[I don't mind that. What I mind is that "full time" has become frozen at the pretechnology 1940 level of 40 hours a week, and the economy has entered the crazy contradiction of laying off workers and customers to maintain that frozen level forever despite waves of worksaving technology - for the products and services of which there are weaker and weaker markets due to the waves of layoffs.]
    During the Industrial Revolution, Americans worked incredibly long hours. It was common for people to work from dawn to dusk, often into the night, six days a week—better than 60 to 70 hours a week with no vacation and few holidays. It was all very Dickensian— remember Bob Cratchit’s appeal to Scrooge for Christmas day off? That was America in the 19th century.
    The birth of the labor movement changed that. Beginning in the 1820s, laborites began pressing for higher wages and shorter hours. For more than a century, and until about 40 years ago, unions, supported by numerous economists, pressed for shorter hours as one of the primary ways to deal with unemployment. They argued that as the economy improved, workers would need higher wages to buy what they produced and more free time to use all the new products.
    For more than a century before 1930, the average American’s working hours were gradually reduced—cut nearly in half. Labor played a part in these reductions, but they were largely a product of the free market, reflecting individuals’ choices to work less and less.
    Most Americans approved, counting work reductions as the better half of industrial progress (higher wages and shorter hours). No one expected this progress would end. Quite the contrary. Through the last century, observers such as John Maynard Keynes, Julien Huxley, Dorothy Canfield Fisher and Eric Sevareid regularly predicted that soon America would enter an age of leisure in which we would chose to devote more and more of our lives to the “pursuit of happiness” promised in the Declaration of Independence. As technology created “labor-saving” machines and the economy grew, they reasoned, we would gradually be able to buy back more of our time from our jobs, preferring leisure to new goods and services that we had never needed, or even seen before.
    Then real progress would begin. Humane and moral progress. Instead of perpetual consumerism and the infinite increase in material wealth, we would naturally turn to improving the human condition, learning how to live together “wisely, agreeable, and well,” as Keynes put it. Progress would then take the form of healthier families, communities and cities—the increase of knowledge, the enjoyment of nature, history and other peoples, an increasing delight in the marvels of the human spirit, the practice of our beliefs and values together, the finding of common ground for conviviality, expanding our awareness of God, wondering [or wandering, exploring?] in Creation.
    These lofty sentiments mixed with the ordinary delights: slow meals together (Ralph Waldo Emerson), conversations in the evening (Henry David Thoreau), dancing the night away (William Ellery Channing), singing in the choir (Jonathan Edwards), “observing a spear of summer grass” (Walt Whitman), reading and talking about books (Robert Hutchins), playing amateur sports (Fannia Cohn) and walking around Central Park in the dead of winter (Elizabeth Hasanovitz). Even Abraham Lincoln believed that the steam plow and other agricultural technologies would free farm workers from steady toil for more opportunities to learn, socialize, govern themselves and pursue happiness.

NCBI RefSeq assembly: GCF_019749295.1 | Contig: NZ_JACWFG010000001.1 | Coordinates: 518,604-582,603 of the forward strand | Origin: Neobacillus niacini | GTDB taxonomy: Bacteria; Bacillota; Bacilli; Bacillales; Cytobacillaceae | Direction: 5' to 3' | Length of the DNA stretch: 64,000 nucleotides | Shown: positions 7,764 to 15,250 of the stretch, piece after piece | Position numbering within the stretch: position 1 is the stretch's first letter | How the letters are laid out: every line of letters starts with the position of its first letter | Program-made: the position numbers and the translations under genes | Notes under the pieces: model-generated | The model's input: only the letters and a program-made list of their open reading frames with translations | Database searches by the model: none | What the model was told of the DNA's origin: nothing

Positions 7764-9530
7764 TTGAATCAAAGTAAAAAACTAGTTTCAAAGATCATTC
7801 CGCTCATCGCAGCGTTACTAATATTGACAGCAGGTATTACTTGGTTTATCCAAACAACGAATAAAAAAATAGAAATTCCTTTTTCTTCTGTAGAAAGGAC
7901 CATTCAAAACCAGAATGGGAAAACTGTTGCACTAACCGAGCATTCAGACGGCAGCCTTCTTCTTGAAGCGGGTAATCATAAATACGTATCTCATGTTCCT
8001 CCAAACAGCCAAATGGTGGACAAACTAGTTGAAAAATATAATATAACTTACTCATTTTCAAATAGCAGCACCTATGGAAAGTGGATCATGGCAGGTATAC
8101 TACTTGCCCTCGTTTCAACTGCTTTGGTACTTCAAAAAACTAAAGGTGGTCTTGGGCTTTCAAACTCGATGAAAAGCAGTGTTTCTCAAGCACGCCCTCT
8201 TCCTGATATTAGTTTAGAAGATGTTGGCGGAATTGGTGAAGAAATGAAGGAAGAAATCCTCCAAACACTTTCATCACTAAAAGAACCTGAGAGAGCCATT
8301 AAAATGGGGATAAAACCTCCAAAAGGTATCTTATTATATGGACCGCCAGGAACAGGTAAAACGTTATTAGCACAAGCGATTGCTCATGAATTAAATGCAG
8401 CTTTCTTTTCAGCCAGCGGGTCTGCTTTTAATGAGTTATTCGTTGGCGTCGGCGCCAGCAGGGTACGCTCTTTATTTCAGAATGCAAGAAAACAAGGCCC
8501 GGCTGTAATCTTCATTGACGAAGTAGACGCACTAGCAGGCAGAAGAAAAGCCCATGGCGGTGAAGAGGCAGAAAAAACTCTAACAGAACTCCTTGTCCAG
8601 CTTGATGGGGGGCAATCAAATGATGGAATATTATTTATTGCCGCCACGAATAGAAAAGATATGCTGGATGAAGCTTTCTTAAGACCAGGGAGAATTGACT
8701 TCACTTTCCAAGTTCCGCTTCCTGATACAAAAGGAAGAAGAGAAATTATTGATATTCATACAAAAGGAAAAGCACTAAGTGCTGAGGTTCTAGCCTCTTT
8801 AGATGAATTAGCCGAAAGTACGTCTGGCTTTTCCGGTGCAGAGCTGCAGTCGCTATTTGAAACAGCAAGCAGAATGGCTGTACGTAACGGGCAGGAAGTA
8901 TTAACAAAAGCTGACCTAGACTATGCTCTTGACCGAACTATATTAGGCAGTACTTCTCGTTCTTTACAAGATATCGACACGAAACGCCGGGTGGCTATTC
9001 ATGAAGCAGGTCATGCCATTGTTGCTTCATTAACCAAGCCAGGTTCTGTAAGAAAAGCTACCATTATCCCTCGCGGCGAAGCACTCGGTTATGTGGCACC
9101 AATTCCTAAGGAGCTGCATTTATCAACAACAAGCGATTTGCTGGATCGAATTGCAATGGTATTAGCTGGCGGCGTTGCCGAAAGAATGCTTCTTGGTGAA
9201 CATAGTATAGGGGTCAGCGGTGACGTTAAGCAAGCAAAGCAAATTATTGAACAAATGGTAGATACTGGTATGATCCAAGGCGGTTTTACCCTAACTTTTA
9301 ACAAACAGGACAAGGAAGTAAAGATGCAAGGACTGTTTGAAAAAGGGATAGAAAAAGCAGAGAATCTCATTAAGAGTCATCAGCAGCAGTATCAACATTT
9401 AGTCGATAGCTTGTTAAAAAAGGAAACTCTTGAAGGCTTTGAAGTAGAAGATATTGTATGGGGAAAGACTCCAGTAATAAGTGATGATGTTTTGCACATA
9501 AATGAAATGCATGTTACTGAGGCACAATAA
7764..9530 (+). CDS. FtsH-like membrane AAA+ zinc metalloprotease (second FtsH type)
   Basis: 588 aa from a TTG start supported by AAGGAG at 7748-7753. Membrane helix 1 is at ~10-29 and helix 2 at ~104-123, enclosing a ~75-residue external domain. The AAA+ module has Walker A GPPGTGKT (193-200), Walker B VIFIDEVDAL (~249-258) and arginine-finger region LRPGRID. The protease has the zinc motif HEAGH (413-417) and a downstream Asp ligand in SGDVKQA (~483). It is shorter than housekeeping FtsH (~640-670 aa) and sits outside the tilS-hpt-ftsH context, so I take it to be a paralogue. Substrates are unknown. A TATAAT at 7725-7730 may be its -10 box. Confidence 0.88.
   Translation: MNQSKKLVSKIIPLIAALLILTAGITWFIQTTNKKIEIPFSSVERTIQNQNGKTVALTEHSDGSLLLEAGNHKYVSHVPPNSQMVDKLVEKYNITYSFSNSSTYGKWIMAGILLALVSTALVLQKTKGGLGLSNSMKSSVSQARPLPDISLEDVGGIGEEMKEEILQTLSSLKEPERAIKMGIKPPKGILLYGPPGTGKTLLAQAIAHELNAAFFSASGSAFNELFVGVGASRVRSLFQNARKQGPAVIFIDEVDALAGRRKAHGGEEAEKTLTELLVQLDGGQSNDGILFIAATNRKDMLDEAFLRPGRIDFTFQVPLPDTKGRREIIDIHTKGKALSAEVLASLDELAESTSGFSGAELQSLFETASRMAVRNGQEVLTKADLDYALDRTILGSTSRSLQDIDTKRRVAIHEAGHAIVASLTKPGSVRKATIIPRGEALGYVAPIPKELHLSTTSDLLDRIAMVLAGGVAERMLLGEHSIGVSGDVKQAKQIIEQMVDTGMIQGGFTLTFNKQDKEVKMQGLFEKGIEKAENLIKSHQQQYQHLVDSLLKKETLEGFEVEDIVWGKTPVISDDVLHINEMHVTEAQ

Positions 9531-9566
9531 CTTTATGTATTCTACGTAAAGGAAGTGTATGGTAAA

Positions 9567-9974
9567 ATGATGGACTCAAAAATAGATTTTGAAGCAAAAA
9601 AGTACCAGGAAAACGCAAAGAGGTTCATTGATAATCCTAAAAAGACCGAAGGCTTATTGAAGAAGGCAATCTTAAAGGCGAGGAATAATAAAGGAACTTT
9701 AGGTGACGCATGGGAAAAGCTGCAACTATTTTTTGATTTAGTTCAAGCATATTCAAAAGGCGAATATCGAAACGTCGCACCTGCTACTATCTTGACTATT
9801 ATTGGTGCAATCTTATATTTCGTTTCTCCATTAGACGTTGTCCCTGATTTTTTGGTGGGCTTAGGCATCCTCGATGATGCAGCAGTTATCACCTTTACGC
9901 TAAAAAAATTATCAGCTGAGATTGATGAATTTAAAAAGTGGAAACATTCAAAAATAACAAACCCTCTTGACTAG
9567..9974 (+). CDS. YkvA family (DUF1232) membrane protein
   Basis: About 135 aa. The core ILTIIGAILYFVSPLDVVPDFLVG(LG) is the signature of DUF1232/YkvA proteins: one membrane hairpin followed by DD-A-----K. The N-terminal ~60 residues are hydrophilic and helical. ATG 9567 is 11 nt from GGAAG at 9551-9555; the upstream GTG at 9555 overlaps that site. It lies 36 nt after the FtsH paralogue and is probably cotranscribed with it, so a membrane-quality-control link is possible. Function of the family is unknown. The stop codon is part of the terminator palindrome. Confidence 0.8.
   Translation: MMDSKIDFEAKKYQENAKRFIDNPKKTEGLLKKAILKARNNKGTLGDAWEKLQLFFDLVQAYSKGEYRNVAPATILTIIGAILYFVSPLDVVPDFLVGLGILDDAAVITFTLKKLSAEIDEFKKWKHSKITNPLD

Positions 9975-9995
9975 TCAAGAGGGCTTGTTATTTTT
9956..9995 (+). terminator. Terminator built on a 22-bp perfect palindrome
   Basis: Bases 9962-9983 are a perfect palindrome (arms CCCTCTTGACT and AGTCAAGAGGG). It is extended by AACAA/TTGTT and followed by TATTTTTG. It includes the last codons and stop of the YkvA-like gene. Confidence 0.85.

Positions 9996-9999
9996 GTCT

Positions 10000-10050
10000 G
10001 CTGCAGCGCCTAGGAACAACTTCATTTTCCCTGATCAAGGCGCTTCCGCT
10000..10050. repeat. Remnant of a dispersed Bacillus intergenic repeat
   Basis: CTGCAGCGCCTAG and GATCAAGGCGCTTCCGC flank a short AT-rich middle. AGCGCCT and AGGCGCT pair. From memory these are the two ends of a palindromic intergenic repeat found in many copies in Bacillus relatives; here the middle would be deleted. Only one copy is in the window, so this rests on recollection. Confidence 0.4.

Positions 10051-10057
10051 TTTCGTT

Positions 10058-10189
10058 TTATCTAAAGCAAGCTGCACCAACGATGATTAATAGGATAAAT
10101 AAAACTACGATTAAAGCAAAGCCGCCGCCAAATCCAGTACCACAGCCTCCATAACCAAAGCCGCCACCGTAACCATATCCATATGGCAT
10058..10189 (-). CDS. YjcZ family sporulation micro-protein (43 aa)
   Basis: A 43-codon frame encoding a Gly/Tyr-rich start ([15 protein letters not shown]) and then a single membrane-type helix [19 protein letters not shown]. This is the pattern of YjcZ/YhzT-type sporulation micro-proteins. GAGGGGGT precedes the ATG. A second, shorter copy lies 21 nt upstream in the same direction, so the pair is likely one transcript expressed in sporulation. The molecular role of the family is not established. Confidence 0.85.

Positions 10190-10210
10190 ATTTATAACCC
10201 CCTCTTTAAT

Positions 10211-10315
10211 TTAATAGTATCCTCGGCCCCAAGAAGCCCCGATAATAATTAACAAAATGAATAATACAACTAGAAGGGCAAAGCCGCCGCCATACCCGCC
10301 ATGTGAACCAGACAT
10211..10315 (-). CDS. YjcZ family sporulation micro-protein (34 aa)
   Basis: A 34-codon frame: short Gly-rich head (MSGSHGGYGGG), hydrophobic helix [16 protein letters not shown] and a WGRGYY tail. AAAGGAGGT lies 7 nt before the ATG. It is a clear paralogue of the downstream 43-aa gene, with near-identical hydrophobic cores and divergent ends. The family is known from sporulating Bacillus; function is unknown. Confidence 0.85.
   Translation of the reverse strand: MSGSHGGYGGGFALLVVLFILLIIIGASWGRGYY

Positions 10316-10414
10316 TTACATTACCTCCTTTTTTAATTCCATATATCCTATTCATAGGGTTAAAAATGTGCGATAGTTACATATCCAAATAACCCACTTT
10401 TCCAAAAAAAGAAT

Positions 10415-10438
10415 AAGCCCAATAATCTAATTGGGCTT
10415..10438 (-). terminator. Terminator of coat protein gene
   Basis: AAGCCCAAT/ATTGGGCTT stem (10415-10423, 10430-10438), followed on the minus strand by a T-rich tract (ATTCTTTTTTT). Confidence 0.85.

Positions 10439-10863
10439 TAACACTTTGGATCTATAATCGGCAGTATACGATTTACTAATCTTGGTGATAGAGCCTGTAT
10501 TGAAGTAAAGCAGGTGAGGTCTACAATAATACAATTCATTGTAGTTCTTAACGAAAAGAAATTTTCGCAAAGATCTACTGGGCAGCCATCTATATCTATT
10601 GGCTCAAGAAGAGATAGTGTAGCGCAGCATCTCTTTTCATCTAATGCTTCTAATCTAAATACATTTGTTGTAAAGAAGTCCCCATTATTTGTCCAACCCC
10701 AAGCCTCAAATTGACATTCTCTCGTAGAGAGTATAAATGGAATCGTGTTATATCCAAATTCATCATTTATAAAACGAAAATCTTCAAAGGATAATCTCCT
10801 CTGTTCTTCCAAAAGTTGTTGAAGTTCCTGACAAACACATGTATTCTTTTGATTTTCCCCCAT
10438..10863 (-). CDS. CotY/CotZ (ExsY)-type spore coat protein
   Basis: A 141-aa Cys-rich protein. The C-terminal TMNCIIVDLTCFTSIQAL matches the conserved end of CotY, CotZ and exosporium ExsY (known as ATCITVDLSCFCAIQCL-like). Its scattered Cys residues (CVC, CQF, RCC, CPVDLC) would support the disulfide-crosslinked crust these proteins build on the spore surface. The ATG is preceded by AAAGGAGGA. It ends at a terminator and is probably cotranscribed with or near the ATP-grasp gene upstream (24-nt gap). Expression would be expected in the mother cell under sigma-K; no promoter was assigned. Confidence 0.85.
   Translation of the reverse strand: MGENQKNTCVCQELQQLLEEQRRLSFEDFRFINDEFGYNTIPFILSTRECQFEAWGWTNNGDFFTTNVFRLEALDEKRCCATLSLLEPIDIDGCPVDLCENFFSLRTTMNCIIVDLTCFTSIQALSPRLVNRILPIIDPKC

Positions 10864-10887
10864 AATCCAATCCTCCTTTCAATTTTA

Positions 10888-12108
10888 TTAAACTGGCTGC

And prominent businesspeople often led the way: In 1930, W. K. Kellogg introduced the six-hour day to [his] cereal plants in Battle Creek; soon afterward, Paul Litchfield of Goodyear Tire introduced a six-hour day at his plants in Akron Ohio; and most famously Henry Ford, who in 1926 established the five-day week in his automobile plants. Ford claimed that shorter hours were as essential as higher wages to assuring adequate consumer demand, and to warding off chronic unemployment. As industry became more efficient, he thought, more free time was inevitable, and the only choice was “unemployment or leisure.”
    [It's that word "inevitable" that got us in trouble - it meant we didn't have to do anything. The word should have been "required," even "required by the economic system," with no implication that the labor movement could quit pushing for that goal and push entirely for higher pay and benefits.]
    Walter Gifford, president of AT&T for most of the second quarter of the twentieth century, recognized in 1928 that “industry … has gained a new and astonishing vision.” The final, best achievement of business and the free market might well be “a new type of civilization,” in which “how to make a living becomes less important than how to live.” Gifford predicted:
    Machinery will increasingly take the load off men’s shoulders … Every one of us will have more chance to do what he wills, which means greater opportunity, both materially and spiritually. … [Steadily decreasing work hours] will give us time to cultivate the art of living, give us a better opportunity for … the arts, enlarge the comforts and satisfaction of the mind and spirit, as material well-being feeds the comforts of the body.